Who shall remain nameless

At my last doctor’s appointment, the nurse gave me all of the paperwork for the hospital. It’s strange to look through the booklet, with its advice about choosing a pediatrician and taking parenting classes. The information seems so presumptuous because I no longer see pregnancy as something that is directly connected to bringing home a baby.

Even more presumptuous is the form tucked inside for the birth certificate. I will be waiting until after I have the baby to fill that out, thank you very much. Not that I could fill it out now anyway. That would require a name.

Ah, the old Muthler name debate — we’ve been here before.* (Yup, that’s right, there’s a footnote at the end of this post.) The name choice seems to become more difficult with each child. Partly, this is because we know so many more children now. Many names have been used. Obviously we can repeat, but then we have to consider degrees of separation. We don’t want to use the same name that our closest friends used.

Greg has become increasingly involved with the process. With Eleanor, I walked around calling her Molly for about six months, had a sudden change of heart, and picked Eleanor with nary a protest from Greg. There was much more discussion with Genevieve. And this time, I can’t even explain. Our debate may have something to do with the fact that this is the only aspect of this pregnancy that we want to discuss.

Also, my husband is crazy. Maybe I shouldn’t say that after penning that nice anniversary tribute last week. We both like names with a lot of history. I just tend to put more emphasis on how the name will work in the real world. Can people pronounce it? Does it have a cool nickname? Greg tends to put the emphasis on whether the name belonged to a great character in a classic tome that the majority of the population has not read.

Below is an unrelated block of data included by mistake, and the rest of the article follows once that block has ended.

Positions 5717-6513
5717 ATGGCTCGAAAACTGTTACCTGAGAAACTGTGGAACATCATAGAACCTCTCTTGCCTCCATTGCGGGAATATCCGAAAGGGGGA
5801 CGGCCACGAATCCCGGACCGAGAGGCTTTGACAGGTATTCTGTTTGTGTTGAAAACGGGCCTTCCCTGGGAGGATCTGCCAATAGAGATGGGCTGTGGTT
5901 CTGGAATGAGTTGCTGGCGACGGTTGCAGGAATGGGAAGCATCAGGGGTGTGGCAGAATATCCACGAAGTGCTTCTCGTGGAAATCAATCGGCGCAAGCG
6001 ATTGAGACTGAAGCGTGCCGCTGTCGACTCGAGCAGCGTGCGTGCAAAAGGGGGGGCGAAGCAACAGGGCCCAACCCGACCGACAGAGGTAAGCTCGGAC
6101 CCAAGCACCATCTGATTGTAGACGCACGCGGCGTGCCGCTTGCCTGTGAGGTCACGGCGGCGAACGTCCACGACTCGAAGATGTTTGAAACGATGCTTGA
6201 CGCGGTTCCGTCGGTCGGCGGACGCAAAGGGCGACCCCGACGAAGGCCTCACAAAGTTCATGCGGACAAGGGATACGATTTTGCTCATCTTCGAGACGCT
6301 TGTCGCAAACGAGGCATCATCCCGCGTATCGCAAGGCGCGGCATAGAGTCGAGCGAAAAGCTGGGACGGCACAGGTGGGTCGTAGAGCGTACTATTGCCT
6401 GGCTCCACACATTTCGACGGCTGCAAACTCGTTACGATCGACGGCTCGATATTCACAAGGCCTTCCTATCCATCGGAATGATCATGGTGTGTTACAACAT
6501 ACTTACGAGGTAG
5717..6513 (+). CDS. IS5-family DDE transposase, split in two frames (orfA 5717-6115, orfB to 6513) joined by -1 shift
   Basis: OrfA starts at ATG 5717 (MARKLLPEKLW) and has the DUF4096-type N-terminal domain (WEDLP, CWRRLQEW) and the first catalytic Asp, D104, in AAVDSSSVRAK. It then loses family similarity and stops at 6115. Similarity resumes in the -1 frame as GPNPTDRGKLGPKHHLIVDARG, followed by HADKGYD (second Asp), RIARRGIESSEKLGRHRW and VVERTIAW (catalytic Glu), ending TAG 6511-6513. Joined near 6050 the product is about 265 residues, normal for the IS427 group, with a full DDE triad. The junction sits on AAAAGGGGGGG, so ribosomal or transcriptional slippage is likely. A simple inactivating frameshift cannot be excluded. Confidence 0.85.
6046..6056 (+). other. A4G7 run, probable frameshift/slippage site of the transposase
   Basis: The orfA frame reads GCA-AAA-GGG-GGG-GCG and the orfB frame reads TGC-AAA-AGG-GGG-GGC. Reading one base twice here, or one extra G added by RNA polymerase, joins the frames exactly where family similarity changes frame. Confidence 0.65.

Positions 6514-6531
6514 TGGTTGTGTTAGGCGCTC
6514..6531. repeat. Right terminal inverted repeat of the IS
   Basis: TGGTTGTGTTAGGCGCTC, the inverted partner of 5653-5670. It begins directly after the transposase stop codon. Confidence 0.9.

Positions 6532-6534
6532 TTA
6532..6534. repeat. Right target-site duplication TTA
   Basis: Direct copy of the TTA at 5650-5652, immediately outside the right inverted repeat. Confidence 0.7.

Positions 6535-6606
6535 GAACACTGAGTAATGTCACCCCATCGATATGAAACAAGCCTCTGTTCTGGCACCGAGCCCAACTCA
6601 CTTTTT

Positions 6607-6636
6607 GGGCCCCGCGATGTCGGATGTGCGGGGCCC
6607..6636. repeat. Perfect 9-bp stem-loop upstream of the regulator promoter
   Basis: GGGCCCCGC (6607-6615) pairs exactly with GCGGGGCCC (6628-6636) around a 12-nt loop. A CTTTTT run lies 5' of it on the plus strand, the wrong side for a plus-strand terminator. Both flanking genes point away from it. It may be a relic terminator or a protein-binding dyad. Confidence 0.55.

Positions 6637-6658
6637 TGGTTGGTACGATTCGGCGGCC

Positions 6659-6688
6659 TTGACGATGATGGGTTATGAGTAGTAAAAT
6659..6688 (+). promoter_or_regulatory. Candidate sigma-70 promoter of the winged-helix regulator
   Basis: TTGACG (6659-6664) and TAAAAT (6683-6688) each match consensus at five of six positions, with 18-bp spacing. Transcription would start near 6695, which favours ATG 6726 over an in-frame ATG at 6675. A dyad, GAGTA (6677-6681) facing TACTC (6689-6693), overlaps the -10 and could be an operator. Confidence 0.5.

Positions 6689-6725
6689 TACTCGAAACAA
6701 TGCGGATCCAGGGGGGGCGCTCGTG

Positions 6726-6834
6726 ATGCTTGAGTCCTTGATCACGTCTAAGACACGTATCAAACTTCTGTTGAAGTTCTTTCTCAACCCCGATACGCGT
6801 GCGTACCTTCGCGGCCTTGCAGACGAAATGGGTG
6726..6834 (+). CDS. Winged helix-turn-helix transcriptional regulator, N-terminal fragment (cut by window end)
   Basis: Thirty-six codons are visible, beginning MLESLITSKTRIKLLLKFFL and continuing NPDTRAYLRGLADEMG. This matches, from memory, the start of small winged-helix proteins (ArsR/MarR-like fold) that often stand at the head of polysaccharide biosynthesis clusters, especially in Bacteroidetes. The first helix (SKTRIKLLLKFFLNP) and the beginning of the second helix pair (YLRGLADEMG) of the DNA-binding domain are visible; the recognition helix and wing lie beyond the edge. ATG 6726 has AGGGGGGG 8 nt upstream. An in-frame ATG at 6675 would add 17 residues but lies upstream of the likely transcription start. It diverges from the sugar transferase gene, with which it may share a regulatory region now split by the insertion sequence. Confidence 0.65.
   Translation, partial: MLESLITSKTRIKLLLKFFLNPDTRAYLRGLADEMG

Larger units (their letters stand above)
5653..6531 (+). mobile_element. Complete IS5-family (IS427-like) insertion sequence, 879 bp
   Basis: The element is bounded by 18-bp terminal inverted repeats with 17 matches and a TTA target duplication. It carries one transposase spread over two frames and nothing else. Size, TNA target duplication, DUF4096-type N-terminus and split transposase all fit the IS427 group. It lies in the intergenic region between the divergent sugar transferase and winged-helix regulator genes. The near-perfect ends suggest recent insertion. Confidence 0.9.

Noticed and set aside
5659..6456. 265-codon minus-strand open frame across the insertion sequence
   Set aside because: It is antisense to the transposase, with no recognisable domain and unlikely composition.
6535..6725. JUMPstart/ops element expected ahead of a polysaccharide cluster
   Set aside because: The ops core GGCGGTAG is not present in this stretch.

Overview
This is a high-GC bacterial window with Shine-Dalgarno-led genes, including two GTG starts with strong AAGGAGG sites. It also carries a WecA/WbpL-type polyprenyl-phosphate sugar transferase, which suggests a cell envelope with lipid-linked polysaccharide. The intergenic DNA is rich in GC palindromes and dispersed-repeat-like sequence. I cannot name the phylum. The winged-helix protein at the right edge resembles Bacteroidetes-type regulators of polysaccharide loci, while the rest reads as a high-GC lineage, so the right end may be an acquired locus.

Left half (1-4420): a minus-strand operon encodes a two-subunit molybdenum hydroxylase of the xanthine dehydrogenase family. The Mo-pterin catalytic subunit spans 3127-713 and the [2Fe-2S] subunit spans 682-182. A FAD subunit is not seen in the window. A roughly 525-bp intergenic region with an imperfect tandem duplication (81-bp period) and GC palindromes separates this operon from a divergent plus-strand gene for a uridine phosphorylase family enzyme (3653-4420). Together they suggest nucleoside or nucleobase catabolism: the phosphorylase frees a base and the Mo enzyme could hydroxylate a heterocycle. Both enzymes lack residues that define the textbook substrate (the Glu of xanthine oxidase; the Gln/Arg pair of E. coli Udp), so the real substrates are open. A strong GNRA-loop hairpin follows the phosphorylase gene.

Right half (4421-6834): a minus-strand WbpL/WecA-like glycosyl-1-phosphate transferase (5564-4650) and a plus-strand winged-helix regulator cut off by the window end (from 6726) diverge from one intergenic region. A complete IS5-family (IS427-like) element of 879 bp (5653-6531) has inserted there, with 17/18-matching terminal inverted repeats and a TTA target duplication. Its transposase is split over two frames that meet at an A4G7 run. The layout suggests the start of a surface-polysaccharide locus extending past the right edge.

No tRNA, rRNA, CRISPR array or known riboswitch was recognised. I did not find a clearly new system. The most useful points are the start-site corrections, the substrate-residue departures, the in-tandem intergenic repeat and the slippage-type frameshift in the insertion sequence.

I will say that I like some of Greg’s names far better than those chosen by much of the population. (But not THAT ONE, Greg. You know the one.) I don’t understand why Kennedy is so popular while Cordelia is not. But I have to consider the world we actually live in rather than the 1800s British world (where our children would fit in perfectly).

Anyway, I’m sure when we arrive at a choice, you will know who had the greater pull. Oh, and Eleanor’s choice, regardless of gender, is Peter Pan.

* You’ve probably noticed that I haven’t made a big gender announcement here, and I don’t plan to. I suppose it’s some sort of statement about how the gender really doesn’t matter. Also, we don’t want a fuss, and people love to make a fuss about that sort of thing.